When my sister Kate was visiting us on the boat she told us that we had to go to the archaeological site at Delphi. So here we are! Although there is evidence that the site was used to worship Ge the earth God during the Mycenaean period the Delphic sanctuary reached its Panhellenic importance (incorporation of all the individual Greek states) starting at the beginning of the 8th century BC and reaching its peak between 500-300BC.
The shrine was dedicated to the cult of Apollo and was where the clairvoyant Pythia lived with her high priests. The Pythia was an old woman dressed as a young maiden who would enter a trance before pronouncing her oracles. These would often predict the fates of the various city-states.
Delphi was so renowned that even foreign leaders visited the oracle and contributed significant sums to its building program – people such as Midas the Phrygian King (central Turkey) and other leaders even further east.
The site is built on levels cut into a steep and impressive valley and the view looking out is incredible. Naturally there is a theatre which sits at the very top of the site and which offers an amazing panoramic view of the gorge.
The next level is where the huge temple of Apollo would have stood – occupying the most prominent position in the sanctury. A few of its epic columns still stand along with some noticeable foundations. Apollo was the God of music, harmony and light.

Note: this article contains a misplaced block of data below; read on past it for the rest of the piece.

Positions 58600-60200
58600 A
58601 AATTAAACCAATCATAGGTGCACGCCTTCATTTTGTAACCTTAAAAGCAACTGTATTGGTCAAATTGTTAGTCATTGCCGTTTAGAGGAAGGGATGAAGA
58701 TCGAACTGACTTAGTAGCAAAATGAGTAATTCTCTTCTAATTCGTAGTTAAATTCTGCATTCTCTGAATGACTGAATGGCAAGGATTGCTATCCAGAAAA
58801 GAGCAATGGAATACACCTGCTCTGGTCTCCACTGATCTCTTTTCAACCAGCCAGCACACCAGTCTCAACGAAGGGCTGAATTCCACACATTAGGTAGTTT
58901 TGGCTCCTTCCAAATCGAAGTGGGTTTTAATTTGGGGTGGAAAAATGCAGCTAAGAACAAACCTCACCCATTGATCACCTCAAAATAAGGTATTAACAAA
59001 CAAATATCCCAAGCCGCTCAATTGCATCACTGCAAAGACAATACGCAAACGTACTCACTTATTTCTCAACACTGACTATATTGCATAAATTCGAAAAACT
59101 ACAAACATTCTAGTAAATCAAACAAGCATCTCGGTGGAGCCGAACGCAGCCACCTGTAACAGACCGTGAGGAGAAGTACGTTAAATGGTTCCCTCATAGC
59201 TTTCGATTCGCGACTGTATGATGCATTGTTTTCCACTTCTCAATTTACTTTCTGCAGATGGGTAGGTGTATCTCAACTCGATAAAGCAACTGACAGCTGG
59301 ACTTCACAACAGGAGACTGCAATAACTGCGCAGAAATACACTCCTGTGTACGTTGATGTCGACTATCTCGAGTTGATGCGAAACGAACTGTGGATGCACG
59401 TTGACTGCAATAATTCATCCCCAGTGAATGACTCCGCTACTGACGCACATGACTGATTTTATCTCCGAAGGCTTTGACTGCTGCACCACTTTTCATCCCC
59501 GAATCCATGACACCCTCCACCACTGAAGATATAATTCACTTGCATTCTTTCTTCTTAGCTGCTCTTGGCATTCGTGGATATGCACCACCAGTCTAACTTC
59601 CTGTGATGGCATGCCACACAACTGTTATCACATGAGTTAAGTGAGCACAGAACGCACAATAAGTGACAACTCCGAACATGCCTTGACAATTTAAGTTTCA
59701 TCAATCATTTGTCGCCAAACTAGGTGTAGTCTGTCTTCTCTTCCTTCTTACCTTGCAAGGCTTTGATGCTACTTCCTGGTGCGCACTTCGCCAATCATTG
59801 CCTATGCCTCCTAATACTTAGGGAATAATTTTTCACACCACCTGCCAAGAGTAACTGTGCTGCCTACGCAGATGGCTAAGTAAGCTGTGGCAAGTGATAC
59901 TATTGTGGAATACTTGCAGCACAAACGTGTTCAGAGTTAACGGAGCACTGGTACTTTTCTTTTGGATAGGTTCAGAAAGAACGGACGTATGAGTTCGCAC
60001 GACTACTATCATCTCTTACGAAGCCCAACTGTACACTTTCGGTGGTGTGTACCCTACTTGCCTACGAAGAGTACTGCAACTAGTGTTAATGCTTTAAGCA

Homer mentions the Delphic site as a place of great wealth. All the city-states built elaborate votives – statues, temples, treasuries and tripods – all offered as tributes and filled with treasures, often from the spoils of war. These were all built along the main causeway called the ‘Sacred Way’ which led up to the main Temple of Apollo.
So the site not only functioned as a place of worship and pilgrimage but also as a shared arena where the different city-states could showcase their battle victories, noble deeds and economic power to one another! The Athenians could show off to the Spartans, the Boetians to the Corinthians etc…
Many of the statues and buildings which, are in themselves the finest examples of Classical Greek art, were inscribed. So the site gives historians an incredibly complete and diverse picture of Panhellenic history and cultural practices. For example on the wall of the Treasury of the Athenians is inscribed the Delphic Hymns – some of the earliest known notated musical score.
The tripod of the Plataeans was the sole common votive by all the Greeks following their victory over the Persians in the battle of Plataea in 479BC. The tripod was later transferred to Constantinople by Constantine the Great who found it in 330AD and placed it in the Hippodrome. There is still stands.